Kansas Educators Association
NAfME membership must be current (exp. 3/2015 or later) prior to registering for ISW.
The KMEA New Music Teacher Handbook is an online resource for new and veteran teachers alike. Resources for handbooks, lesson planning, curriculum assessment, rehearsal techniques, and classroom management can all be found in one place.
Kansas MEA Leaders Discuss the Impact of State Music Education Cuts with State Board of Education
On November 8 leaders of the Kansas Music Educators Association (KMEA) presented an overview of music education budget cuts and the state of music education to the Kansas Board of Education. An analysis showed more than 48% of all school districts in the state reported a loss of funding in the 2009-2010 school year.
KMEA President Craig Manteuffel, Past President Mike Quilling, President-Elect Avian Bear, and KMEA Executive Director John Taylor attended the board meeting. They presented data from the "The Impact of Budget Cuts on Music Education in Kansas' Schools." The data was prepared by Frederick Burrack, director of the office of assessment and associate professor of music education, at Kansas State University in Manhattan.
It was the fourth year such data had been collected, and Burrack wants to collect data from other states.
"The board meeting ran ahead of schedule, and we actually presented for an amazing hour and twenty minutes. The board was focused and quite receptive during our presentation," Manteuffel said.
He said, "The Executive Council of KMEA spoke mainly about the survey data and how the budget cuts are affecting music education in Kansas. We also talked with them about 21st century skills and how we are being proactive with our teachers, not just standing in the background."
The KMEA leaders also invited board members to attend their In-Service Workshop (ISW) in February 2012. NAfME President Scott Shuler, an expert on 21st century skills, will present the keynote address and clinics on the subject.
"We also talked about cuts in teacher in-service budgets, how the decreased school in-service monies, in many cases, no longer help Kansas music teachers monetarily to attend our ISW. This is something they can address as a board, and we encouraged them to do so," Manteuffel said of the November 8 meeting.
He added that the hearing was a "great time to present, because this afternoon a representative from Governor [Sam] Brownback's office was scheduled to present a proposal for a new formula for funding education in Kansas.
"We asked the board for their support and reminded them that they could start by letting the governor's representative know about the data from our survey and expressing their support for music education in Kansas. Board members asked questions, but most all of the members began by stating how they whole-heartedly support music education in Kansas. Many told personal stories of either being involved with music themselves growing up, or having relatives whose lives were positively changed by music education. This was all very exciting," Manteuffel said.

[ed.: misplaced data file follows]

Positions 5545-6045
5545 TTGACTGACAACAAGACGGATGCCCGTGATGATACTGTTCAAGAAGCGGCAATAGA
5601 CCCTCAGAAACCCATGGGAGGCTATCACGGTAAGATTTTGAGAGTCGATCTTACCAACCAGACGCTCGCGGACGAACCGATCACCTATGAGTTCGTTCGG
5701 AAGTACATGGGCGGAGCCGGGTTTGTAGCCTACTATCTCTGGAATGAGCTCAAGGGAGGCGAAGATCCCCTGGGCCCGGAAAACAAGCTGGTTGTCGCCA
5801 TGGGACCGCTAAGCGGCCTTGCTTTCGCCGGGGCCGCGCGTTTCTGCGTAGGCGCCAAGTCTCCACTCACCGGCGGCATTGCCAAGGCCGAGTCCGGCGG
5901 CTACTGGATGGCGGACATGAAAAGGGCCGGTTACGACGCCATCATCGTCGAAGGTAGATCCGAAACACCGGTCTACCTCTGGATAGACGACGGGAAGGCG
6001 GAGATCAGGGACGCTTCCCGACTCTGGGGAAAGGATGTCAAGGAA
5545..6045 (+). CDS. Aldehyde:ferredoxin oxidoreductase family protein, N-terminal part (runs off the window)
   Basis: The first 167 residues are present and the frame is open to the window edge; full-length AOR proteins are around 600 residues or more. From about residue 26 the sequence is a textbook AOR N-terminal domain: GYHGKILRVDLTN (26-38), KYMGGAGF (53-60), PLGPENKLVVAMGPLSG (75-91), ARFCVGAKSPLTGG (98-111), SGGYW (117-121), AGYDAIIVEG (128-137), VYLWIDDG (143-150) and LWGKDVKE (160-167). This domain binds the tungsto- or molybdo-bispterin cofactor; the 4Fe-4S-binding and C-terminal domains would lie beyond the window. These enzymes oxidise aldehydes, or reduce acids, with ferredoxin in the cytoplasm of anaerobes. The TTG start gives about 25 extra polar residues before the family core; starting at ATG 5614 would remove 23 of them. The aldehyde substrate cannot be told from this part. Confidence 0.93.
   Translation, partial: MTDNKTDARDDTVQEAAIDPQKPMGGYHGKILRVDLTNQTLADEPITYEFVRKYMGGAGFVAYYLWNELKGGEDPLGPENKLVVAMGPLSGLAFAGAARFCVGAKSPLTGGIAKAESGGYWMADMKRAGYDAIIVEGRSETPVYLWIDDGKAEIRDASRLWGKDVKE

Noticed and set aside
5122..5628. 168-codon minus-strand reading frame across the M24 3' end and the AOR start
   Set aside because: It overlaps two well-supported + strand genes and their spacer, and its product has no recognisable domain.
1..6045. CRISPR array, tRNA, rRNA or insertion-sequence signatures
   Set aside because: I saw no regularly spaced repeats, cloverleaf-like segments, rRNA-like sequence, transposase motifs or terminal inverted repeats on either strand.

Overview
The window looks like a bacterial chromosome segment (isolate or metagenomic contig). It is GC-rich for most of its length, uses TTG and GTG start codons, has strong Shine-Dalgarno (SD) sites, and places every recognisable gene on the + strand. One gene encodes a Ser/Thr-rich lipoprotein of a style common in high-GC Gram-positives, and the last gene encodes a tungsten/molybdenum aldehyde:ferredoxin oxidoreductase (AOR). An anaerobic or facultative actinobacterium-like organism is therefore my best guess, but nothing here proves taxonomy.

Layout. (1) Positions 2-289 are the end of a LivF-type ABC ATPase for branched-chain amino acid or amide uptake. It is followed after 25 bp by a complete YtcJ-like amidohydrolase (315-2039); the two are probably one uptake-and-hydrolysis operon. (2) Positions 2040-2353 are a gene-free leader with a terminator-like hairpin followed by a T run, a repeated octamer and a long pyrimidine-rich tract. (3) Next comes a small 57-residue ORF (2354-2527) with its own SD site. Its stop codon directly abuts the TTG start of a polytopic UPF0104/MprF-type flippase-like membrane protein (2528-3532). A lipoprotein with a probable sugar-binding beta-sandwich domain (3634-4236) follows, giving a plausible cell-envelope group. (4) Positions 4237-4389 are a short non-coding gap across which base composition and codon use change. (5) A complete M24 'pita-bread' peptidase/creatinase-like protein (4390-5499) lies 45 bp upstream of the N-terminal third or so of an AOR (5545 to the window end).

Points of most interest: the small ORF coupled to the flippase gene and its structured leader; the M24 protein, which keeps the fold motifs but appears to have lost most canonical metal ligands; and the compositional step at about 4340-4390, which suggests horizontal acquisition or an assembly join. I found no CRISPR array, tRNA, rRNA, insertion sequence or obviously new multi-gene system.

He added that, "We will continue to fight the good fight, but we all felt that today was a tremendous success for music education in Kansas."
Shuler congratulated the KMEA leaders on their efforts. "Such victories are ones that have a huge impact. Your members will benefit further if you seek opportunities - in publication and public speaking - to explain the importance of your achievement to KMEA members, so they can begin to appreciate the fine work you and others in their MEA have been doing.
"Hopefully such information will mobilize them to greater participation in advocacy. Linking your new advocacy website and subscribers to NAfME Groundswell will be one key to short-term resistance against arts-unfriendly proposals, and ultimately to advocating for improvements in music/arts education," Shuler said.
He added, "We should also make sure that this kind of state-level advocacy work is held up as a model for other states, where leaders may be wondering how best to inform policymakers about the impact of their decisions on children and music and arts education.
Burrack thanked KMEA members and expressed the hope that each NAfME federated state association will collect similar data because "it will make a powerful statement to move forward in support of music in our schools."
Chris Woodside, assistant executive director for advocacy and public affairs, said of the KMEA Executive Council, "What a fantastic job you have all done, and what a wonderful example you have set for how states can conduct proactive, successful advocacy work. My sincerest appreciation for the Kansas MEA's continued leadership in advocacy."
Article by Roz Fehr, November 21, 2011
Return to Home page